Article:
Visit department's website: as.nyu.edu/history
53 Washington Square South, 4th Floor • New York, NY 10012-1098 • 212-998-8600
Acting Chair of the Department
Director of Undergraduate Studies
Associate Professor Shovlin
History is the study of human experience of all kinds, considered in relation to particular times and places. It is also a method of thinking characterized by its attention to the contexts in which people have lived and worked. By mastering this method of thinking, students of history gain invaluable skills and knowledge. They learn to analyze and interpret many different kinds of evidence (cultural, social, economic, and political) as well as to organize it into a coherent whole and present it clearly and with style in written or oral form. In doing so, students also learn to justify and question their own and others’ conclusions, for history is always an argument about what actually happened. Indeed, rethinking and revising accepted historical conclusions is one of the most important—and most interesting—tasks of the historian.
Notable among the department’s areas of strength are American urban, social, labor, and ethnic history; medieval, early modern, and modern European history; Latin American history; sub-Saharan African history; early and modern Asian History; and American and European women’s history. The department also pays particular attention to the transnational and global aspects of the discipline.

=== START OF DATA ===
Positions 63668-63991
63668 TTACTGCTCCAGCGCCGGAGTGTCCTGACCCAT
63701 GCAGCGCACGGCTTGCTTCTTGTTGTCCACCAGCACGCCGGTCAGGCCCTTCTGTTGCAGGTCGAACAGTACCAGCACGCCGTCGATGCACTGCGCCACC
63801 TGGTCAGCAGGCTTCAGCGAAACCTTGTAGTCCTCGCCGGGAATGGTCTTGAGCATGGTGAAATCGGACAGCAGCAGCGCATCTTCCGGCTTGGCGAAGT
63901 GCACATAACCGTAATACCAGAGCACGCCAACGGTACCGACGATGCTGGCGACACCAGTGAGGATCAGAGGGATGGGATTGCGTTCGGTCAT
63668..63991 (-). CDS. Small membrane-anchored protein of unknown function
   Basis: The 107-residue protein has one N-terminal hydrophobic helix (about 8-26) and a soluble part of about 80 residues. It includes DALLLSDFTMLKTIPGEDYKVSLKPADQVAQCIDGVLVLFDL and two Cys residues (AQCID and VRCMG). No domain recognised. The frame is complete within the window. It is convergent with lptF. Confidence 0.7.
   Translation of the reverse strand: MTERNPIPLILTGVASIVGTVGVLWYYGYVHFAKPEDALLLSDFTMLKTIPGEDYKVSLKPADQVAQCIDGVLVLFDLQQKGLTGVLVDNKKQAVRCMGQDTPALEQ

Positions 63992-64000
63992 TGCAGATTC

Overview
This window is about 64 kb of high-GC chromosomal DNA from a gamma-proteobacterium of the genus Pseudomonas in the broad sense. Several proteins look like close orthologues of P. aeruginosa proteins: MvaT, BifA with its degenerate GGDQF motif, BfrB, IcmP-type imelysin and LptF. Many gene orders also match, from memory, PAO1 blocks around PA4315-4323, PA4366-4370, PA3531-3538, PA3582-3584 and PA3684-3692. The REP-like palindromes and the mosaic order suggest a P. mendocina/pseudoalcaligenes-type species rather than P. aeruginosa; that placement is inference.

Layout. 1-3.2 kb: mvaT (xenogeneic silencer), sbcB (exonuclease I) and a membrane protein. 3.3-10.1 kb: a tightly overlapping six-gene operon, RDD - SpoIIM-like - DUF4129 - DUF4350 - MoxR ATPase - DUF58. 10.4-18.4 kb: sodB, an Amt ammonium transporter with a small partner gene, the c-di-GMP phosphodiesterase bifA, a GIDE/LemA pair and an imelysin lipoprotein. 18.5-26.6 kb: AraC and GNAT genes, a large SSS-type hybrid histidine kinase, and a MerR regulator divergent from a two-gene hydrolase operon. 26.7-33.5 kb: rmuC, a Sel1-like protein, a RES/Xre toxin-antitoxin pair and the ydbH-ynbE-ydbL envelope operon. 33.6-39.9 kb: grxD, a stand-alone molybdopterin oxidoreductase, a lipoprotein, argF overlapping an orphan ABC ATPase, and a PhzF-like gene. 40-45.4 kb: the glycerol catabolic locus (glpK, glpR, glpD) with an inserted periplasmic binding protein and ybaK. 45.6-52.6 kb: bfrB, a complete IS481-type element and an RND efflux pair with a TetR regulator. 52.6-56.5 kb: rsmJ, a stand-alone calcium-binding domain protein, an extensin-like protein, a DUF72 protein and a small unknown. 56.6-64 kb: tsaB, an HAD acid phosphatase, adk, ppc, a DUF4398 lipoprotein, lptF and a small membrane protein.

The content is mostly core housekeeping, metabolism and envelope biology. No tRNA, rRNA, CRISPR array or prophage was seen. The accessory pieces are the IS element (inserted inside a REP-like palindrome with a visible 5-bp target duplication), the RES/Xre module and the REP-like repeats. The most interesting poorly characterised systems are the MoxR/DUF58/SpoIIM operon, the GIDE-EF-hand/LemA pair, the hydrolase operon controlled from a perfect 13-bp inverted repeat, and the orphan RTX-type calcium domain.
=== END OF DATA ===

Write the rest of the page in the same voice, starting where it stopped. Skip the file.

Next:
At the core of the undergraduate experience are the workshop (HIST-UA 9XX) and the capstone seminar (HIST-UA 4XX). In the workshop, students learn about the methods and practice of history in a seminar setting. In the capstone seminar, usually taken in the senior year, students research and write an original paper (typically 20-25 pages).
Through independent study and the honors program, students may find challenging opportunities for special concentrations and individual research. The internship program enables students to engage in supervised historical projects for credit. Many of the projects are at cultural institutions in New York and at the United Nations.
The University’s Elmer Holmes Bobst Library is rich in works of history, and students also utilize the collections of the New York Public Library, the historical societies and museums in New York City, and neighboring universities.